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VIEW ARTICLE   |    DOI: 10.1094/MPMI-9-0729

Identification and Map Location of TTR1, a Single Locus in Arabidopsis thaliana that Confers Tolerance to Tobacco Ringspot Nepovirus. Jian- Ming Lee. Physiological and Molecular Plant Biology Program, University of Illinois at Urbana-Champaign, Urbana, IL 61801-4723. Glen L. Hartman(2), Leslie L. Domier(2), and Andrew F. Bent(3) (1) Physiological and Molecular Plant Biology Program; (2) Crop Protection Research Unit, USDA, Agricultural Research Service, and Department of Crop Sciences; (3) Department of Crop Sciences, University of Illinois at Urbana-Champaign, Urbana, IL 61801-4723. MPMI 9:729-735. Accepted 12 July 1996. Copyright 1996 The American Phytopathological Society.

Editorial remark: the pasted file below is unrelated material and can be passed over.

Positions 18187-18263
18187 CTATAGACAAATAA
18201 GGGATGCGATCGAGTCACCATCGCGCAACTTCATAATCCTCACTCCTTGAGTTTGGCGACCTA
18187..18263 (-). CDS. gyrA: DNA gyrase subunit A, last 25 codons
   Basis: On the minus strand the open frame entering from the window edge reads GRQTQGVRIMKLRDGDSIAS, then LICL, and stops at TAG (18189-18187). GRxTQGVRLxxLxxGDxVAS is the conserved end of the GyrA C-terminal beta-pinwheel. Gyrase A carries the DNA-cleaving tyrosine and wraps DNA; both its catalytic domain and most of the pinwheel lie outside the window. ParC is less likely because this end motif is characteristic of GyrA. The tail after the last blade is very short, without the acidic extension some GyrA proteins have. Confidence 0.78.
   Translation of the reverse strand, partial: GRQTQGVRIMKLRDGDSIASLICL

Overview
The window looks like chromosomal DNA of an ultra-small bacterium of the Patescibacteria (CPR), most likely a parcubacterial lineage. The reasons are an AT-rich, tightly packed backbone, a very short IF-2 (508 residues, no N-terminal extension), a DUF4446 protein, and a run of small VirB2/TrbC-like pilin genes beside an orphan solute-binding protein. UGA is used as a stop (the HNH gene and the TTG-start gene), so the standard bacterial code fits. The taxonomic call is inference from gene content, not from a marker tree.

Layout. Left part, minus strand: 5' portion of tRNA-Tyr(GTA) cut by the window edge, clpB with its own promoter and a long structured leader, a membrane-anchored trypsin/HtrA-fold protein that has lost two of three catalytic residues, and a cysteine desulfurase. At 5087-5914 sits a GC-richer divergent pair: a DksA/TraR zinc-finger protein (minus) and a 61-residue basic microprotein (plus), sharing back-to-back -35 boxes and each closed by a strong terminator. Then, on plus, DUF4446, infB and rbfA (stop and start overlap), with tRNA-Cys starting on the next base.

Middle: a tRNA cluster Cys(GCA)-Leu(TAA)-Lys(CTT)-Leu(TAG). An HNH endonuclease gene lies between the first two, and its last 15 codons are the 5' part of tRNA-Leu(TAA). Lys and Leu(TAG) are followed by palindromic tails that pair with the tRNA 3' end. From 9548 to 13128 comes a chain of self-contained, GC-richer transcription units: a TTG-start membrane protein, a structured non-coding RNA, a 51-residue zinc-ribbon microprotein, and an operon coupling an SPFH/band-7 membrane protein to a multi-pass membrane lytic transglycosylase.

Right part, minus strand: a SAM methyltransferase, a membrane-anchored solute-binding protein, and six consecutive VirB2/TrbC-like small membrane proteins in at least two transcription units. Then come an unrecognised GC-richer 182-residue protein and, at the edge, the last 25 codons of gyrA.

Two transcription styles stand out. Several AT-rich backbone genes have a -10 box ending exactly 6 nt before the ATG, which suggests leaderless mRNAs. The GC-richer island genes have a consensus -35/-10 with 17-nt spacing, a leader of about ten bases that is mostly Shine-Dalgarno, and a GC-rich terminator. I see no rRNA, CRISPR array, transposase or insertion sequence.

The interaction between Arabidopsis and the nepovirus tobacco ringspot virus (TRSV) was characterized. Of 97 Arabidopsis lines tested, all were susceptible when inoculated with TRSV grape strain. Even though there was systemic spread of the virus, there was a large degree of variation in symptoms as the most sensitive lines died 10 days after inoculation, while the most tolerant lines either were symptomless or developed only mild symptoms. Four lines were selected for further study based on their differential reactions to TRSV. Infected plants of line Col-0 and CoI-0 gll flowered and produced seeds like noninfected plants, while those of lines Estland and H55 died before producing seeds. Symptoms appeared on sensitive plants approximately 5 to 6 days after inoculation. Serological studies indicated that in mechanically inoculated seedlings, the virus, as measured by coat protein accumulation, developed at essentially the same rates and to the same levels in each of the four lines, demonstrating that differences in symptom development were not due to a suppression of virus accumulation. Two additional TRSV strains gave similar results when inoculated on the four lines. Genetic studies with these four Arabidopsis lines revealed segregation of a single incompletely dominant locus controlling tolerance to TRSV grape strain. We have designated this locus TTR1. By using SSLP and CAPS markers, TTR1 was mapped to chromosome V near the ngal29 marker. Seed transmission frequency of TRSV for CoI-0 and Col-0 gll was over 95% and their progeny from crosses all had seed transmission frequencies of over 83%, which made it possible to evaluate the segregation of TTRl in F2 progeny from infected F1 plants without inoculating F2 plants. Seed transmission of TRSV will be further exploited to streamline selection of individuals for fine mapping the TTRl gene. The identification of tolerant and sensitive interactions between TRSV and A. thaliana lines provides a model system for genetic and molecular analysis of plant tolerance to virus infection.